.class
  property: value

  .insideClass
    property: value

And it will simply compile to code:

.class {
  property: value;
}
.class .insideClass {
  property: value;
}

The proper usage of nesting will give you the best results. You need to know that good CSS code.

Using variables to parametrize your CSS code

In good CSS code, there is no possibility to use variables in all browsers. Sometimes you are using same value in the few places, but when you have change requests from client/project manager/account manager, you just immediately need to change some colors/margins, and so on. In CSS, usage of variables is not supported in old versions of Internet Explorer. Usage of variables is possible with CSS preprocessors.

Using mixins in preprocessors

In classic programming language, you can use functions to execute some math operations or do something else like displaying text. In CSS, you haven't got this feature, but in preprocessors you can create mixins. For example, you need prefixes for border-radius (old IE, Opera versions):

-webkit-border-radius: 50%;
-moz-border-radius: 50%;
border-radius: 50%;

You can create a mixin (in SASS):

@mixin borderRadius($radius) {
  -webkit-border-radius: $radius;
  -moz-border-radius: $radius;
  border-radius: $radius;
}

And then invoke it:

@include borderRadius(20px)

Mathematical operations

In preprocessors, you can use math operations like the following:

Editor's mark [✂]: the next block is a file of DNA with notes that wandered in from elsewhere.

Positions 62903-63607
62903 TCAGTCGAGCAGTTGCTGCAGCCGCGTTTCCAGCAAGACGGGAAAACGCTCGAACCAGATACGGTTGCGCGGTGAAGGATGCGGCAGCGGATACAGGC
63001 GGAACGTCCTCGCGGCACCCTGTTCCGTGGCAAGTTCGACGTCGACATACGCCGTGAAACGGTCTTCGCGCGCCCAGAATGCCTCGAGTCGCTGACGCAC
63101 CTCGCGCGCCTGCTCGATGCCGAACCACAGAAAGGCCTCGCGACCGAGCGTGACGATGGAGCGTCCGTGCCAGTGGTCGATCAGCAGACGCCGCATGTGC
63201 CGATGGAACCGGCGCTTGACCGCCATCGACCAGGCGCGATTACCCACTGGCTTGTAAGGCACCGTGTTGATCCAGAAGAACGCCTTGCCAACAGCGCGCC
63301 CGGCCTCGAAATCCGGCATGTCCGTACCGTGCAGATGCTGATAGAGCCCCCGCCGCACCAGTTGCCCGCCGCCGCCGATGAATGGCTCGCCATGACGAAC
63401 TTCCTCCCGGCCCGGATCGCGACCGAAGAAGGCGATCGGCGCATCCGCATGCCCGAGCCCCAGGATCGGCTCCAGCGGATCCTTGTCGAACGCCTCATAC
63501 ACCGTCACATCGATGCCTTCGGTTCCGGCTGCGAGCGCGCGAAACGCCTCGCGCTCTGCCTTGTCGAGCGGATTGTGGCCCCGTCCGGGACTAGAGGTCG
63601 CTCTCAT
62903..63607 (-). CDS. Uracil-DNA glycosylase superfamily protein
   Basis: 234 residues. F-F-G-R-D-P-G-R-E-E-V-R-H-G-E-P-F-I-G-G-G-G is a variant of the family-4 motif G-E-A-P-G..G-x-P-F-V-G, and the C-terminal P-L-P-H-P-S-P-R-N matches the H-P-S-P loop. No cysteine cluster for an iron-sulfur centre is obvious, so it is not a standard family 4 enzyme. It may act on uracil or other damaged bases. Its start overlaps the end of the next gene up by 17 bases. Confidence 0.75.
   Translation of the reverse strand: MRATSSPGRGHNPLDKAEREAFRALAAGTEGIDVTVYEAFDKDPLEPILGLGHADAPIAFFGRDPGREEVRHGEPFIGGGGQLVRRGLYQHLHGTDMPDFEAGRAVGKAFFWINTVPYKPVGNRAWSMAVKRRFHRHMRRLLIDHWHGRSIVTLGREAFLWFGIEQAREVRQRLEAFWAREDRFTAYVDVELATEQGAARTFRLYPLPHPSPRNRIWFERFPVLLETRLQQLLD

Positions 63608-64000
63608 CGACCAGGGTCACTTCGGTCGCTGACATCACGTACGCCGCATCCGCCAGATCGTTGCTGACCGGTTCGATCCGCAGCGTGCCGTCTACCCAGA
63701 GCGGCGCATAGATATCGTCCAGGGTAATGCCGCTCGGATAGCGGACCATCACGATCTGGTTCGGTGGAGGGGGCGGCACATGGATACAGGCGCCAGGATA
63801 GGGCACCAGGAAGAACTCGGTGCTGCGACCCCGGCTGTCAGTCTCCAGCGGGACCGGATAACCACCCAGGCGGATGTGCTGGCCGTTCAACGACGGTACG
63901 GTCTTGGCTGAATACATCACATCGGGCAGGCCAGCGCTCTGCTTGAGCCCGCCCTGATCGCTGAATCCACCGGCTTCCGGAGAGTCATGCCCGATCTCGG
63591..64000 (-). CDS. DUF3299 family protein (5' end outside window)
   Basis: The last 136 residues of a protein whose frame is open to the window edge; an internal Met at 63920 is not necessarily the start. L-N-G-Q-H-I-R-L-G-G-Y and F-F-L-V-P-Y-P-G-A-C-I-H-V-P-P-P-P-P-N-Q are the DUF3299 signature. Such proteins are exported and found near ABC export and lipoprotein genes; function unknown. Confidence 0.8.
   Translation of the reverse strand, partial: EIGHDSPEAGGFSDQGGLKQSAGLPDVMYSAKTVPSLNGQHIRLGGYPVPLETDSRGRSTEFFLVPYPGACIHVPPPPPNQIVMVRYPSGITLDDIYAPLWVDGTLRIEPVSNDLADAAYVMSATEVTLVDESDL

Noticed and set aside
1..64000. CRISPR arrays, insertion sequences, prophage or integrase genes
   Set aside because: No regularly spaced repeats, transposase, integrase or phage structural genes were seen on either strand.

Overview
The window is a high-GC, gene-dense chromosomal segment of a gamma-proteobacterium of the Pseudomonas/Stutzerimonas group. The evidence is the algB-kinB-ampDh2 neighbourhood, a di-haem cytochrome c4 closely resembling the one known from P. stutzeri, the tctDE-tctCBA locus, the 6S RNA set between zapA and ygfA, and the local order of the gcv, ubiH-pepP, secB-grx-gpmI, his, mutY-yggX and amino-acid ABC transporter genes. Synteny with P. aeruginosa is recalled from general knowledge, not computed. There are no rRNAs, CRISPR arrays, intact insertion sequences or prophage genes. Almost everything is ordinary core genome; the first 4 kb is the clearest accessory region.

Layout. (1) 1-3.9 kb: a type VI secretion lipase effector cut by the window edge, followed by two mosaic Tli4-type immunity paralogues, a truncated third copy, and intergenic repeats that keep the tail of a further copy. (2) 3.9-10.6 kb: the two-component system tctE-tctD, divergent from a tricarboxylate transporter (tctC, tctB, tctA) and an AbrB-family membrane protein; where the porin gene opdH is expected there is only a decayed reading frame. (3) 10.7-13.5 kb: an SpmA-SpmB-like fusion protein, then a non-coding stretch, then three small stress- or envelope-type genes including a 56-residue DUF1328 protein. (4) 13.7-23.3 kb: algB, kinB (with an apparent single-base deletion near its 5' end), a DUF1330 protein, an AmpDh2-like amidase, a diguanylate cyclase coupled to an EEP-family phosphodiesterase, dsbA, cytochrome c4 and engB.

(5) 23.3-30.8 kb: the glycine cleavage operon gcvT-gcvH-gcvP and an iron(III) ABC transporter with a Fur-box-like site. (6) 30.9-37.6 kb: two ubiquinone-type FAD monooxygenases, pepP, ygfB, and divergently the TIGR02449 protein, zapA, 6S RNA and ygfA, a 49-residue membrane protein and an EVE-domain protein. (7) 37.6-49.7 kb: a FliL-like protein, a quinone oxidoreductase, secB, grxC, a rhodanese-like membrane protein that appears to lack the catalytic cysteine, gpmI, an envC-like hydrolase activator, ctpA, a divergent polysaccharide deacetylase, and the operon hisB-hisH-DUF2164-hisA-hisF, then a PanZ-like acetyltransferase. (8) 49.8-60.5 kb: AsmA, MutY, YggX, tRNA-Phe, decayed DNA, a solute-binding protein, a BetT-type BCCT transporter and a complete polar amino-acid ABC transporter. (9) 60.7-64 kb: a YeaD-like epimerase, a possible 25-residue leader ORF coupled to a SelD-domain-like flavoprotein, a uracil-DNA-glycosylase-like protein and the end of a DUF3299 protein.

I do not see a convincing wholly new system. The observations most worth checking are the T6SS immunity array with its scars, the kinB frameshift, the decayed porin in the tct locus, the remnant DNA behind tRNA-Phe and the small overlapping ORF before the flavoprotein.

• Addition

  • Subtraction

  • Multiplying

  • Dividing

As an example, we can create simple grid system. You will need, for example, 10 columns with a resolution of 1,000 pixels:

$wrapperWidth: 1000px;
$columnsNumber: 10;
$innerPadding: 10px;

$widthOfColumn = $wrapperWidth / $columnsNumber;

.wrapper {
  width: $wrapperWidth;
}

.column {
  width: $widthOfColumn;
  padding: 0 10px;
}

Logic operations and loops

Without a logical operator's comparison of operations and loops, you cannot create a good program in classic programming language. The same applies to preprocessors. You need them to automatize the creation of classes/mixins, and so on. The following is the list of possible operators and loops.

The list of comparison operators is as follows:

  • <: less than

  • >: greater than

  • ==: equal to

  • !=: not equal to

  • <=: less or equal than

  • >=: greater or equal than

The list of logical operators is as follows:

  • and

  • or

  • not

The list of loops is as follows:

  • if

  • for

  • each

  • while

Joining of multiple files

In classic CSS, you can import files into one CSS document. But in a browser, it still makes additional requests to the server. So, let's say when you have a file with the following content:

@import "typography.css"
@import "blocks.css"
@import "main.css"
@import "single.css"

It will generate four additional requests to CSS files. With a preprocessor, each @import makes a merging for you, and in this place you will have the content of the mentioned file. So, finally, you have four files in one.

Less – a short introduction

Less is a preprocessor mainly used in a Bootstrap framework. It has all the features of a preprocessor (mixins, math, nesting, and variables).

One of the good features is the quick invoking of declared mixins. For example, you have created a class:

.text-settings {
  font-size: 12px;
  font-family: Arial;
  text-align: center;
}

Then you can add declared properties with its values in other elements declared in your less file (it works like a mixin):

p {
  .text-settings;
  color: red;
}

You will finally get the following:

p {
  font-size: 12px;
  font-family: Arial;
  text-align: center;
  color: red;
}

CSS with Stylus